DreamWorks Animation is about to make its MoonRay renderer free

Formerly a proprietary production renderer, MoonRay will be available for all creations under the Apache 2.0 license. Here’s why it’s a big deal.

In a somewhat surprising move, DreamsWorks has followed in the footsteps of the Blender organization. I say a little because DreamsWorks animation has already taken a few steps into the open source space.

If you’re not aware, Blender is a completely free 3D modeling, sculpting, and compositing program. As in zero dollars. Still. And it’s gotten so good that it rivals some of the industry standards like Maya and Adobe After Effects (although that’s a discussion for another day). David F. Sandberg even used it on Annabelle: Creation to make part of the title sequence.

Why is this a big deal

The push to open up the MoonRay renderer to all creations is a step that hasn’t been seen since Epic released Unreal Engine for the masses. Unfortunately, Epic still takes a cut even though you can use it for free. With MoonRay (as well as the Arras cloud rendering framework) released under the Apache 2.0 license, no conditions are attached. At least according to my basic understanding of the licensing framework.

So what’s so bad?

MoonRay is an MCRT renderer that was developed by incredibly talented engineers and comes with an extensive library of physics materials that have been tested on multiple productions. From the start, it was designed to focus on efficiency and scalability. It has no prior legacy code, so you won’t be bogged down with shoddy programming from when Windows 95 was the reigning king of operating systems.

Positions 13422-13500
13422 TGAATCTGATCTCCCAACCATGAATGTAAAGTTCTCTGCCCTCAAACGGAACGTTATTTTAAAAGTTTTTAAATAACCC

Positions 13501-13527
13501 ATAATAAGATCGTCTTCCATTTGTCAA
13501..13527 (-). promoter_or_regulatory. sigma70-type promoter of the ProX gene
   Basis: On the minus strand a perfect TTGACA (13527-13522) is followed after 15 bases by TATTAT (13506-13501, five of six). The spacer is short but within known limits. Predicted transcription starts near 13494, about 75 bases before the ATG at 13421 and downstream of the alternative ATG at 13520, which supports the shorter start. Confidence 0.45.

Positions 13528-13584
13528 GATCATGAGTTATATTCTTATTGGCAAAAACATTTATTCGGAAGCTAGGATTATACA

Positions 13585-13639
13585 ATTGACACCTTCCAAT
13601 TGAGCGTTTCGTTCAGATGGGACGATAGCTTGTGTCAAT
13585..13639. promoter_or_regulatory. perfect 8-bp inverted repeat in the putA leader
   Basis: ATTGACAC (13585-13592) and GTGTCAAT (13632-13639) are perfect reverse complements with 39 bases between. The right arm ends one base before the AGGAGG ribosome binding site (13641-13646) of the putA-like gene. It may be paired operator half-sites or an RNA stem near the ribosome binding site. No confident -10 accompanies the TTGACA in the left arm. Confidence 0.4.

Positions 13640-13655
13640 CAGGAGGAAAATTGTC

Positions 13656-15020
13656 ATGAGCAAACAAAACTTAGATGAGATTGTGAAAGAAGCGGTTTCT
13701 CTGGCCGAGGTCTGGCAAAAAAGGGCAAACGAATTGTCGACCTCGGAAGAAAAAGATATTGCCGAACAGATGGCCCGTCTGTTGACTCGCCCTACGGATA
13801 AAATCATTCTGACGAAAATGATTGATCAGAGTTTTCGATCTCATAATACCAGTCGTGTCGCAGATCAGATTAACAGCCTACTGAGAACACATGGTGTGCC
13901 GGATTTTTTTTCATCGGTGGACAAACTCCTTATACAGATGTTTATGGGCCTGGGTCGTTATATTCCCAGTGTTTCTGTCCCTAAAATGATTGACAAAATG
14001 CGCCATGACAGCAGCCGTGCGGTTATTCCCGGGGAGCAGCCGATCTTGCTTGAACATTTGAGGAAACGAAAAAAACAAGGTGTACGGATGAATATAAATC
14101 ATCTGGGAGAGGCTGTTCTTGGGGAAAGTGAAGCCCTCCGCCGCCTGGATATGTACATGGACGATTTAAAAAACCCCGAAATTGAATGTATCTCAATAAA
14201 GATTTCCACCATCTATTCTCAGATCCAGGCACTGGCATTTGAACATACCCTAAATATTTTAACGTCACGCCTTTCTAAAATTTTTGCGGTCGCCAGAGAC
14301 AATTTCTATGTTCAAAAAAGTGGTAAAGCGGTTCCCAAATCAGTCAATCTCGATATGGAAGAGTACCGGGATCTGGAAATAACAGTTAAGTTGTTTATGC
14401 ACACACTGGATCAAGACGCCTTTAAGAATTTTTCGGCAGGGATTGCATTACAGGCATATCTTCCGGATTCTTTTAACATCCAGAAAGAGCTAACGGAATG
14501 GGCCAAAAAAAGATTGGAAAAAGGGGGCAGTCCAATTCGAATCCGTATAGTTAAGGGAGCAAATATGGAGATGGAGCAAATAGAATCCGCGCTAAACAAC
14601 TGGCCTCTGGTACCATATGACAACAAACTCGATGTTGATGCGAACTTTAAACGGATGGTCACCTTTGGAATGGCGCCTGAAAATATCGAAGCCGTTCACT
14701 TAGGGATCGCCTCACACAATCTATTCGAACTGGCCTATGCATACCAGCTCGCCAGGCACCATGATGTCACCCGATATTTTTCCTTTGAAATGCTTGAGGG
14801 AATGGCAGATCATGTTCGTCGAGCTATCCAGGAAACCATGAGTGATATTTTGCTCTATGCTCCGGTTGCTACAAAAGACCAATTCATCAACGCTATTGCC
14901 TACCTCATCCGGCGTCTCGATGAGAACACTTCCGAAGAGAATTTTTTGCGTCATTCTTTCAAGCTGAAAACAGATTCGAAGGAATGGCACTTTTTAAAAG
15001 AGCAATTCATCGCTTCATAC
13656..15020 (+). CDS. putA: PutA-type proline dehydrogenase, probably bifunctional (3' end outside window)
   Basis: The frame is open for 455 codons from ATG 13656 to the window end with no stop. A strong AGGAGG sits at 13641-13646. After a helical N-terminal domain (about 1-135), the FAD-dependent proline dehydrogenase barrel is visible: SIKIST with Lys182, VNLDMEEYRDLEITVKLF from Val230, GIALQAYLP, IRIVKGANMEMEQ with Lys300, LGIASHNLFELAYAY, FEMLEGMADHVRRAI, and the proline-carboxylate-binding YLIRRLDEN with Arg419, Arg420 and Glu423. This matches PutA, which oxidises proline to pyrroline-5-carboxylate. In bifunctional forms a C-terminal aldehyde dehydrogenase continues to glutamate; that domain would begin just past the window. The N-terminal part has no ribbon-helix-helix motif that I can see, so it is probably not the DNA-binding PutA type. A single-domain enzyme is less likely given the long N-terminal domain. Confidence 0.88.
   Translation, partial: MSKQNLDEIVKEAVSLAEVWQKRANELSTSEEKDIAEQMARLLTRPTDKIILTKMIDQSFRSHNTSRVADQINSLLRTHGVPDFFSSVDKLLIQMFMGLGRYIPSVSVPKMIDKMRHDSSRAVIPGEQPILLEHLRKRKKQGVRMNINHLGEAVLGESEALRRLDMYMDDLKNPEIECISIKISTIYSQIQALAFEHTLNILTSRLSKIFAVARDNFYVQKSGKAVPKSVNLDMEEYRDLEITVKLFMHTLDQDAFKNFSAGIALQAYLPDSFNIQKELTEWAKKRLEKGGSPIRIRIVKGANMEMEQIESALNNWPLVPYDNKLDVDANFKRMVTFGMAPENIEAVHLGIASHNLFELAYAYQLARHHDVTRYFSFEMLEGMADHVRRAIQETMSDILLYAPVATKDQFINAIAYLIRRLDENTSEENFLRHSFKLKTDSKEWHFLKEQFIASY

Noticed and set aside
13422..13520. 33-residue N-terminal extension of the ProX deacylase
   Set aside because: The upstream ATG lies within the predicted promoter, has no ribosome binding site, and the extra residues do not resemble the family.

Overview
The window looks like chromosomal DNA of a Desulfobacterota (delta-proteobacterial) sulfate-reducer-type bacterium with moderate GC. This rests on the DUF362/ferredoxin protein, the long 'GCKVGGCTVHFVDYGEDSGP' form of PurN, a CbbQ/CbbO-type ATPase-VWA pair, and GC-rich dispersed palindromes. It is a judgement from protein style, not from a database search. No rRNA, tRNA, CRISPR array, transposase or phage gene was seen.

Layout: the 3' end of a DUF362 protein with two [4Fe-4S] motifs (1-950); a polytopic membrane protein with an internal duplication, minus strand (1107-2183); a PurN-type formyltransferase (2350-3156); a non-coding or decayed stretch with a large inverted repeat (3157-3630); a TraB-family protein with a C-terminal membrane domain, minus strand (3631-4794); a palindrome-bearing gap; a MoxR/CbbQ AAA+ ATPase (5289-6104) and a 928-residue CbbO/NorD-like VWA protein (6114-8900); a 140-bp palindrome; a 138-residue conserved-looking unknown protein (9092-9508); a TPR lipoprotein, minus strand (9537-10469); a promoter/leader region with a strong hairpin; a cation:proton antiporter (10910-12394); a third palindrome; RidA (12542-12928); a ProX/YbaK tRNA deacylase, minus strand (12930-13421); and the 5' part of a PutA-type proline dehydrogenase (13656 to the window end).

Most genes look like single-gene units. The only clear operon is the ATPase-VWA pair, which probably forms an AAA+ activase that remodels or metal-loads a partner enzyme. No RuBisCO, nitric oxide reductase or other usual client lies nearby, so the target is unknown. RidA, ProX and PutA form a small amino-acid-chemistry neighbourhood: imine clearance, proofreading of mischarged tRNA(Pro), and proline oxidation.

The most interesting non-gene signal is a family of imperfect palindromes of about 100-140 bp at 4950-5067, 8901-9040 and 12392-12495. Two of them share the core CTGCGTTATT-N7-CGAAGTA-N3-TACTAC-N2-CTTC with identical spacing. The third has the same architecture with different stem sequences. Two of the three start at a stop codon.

Credit: Dream works

MCRT stands for Monte Carlo Ray Tracing. According to Wikipedia, it is derived from a set of experiments which are “a broad class of computational algorithms that rely on repeated random sampling to obtain numerical results”. These are used in everything from science and law to engineering and computer graphics.

In computer graphics, these algorithms render scenes by randomly tracing samples of possible light paths. It’s a bit more complicated than that, but suffice it to say that it’s one of the most physically accurate ways to redraw 3D graphics.

DreamWorks The Croods A New Era
“The Croods: A New Era”Credit: Dream works

And it will be free. This rendering engine was used not only on How to Train Your Dragon: The Hidden World, Croods: A New Era and The villainsbut also the next Puss in Boots: The Last Wish. It’s like having the chance to use Pixar’s RenderMan on whatever you cook in your basement.

The importance of open source

Making MoonRay part of the open source landscape means that any creative can dig into its code base (much like Blender) and evolve it to suit their needs. It’s not like DreamWorks is just tossing its baby into the wild. With a community of creatives ready to help it grow, MoonRay can become something bigger than it was in captivity.

With so many programs locked under the umbrella of their companies, it’s amazing to see such robust technology being made available to creatives.

What do you think of this DreamWorks move? Will you use MoonRay in your project? Let us know in the comments!

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